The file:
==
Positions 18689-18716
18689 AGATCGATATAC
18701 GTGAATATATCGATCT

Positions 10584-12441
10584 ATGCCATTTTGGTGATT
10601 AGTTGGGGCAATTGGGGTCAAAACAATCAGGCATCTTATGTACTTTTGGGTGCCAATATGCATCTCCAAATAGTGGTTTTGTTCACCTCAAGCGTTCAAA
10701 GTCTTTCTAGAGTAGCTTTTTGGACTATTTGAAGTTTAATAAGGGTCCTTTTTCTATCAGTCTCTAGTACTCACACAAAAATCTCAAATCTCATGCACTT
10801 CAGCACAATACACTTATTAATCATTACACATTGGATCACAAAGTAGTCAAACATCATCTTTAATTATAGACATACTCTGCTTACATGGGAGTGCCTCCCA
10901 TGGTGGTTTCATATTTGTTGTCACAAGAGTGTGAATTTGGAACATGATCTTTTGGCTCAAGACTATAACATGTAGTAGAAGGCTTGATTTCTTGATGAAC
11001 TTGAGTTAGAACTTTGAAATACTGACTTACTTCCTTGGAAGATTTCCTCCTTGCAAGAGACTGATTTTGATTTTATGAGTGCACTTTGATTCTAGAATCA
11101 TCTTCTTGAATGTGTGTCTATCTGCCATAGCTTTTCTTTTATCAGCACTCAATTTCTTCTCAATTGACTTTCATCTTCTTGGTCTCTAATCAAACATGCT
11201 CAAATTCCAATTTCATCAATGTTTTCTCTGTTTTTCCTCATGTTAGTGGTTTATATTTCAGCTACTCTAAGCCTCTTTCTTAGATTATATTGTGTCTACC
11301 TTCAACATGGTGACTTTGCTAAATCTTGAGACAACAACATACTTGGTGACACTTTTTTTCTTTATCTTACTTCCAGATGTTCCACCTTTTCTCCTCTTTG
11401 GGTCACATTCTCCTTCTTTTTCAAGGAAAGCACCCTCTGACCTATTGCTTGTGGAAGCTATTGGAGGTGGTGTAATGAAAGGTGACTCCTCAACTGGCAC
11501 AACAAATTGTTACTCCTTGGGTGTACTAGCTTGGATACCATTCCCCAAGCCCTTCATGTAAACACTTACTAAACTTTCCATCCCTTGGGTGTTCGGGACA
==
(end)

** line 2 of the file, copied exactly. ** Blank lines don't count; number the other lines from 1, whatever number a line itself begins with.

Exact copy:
18689 AGATCGATATAC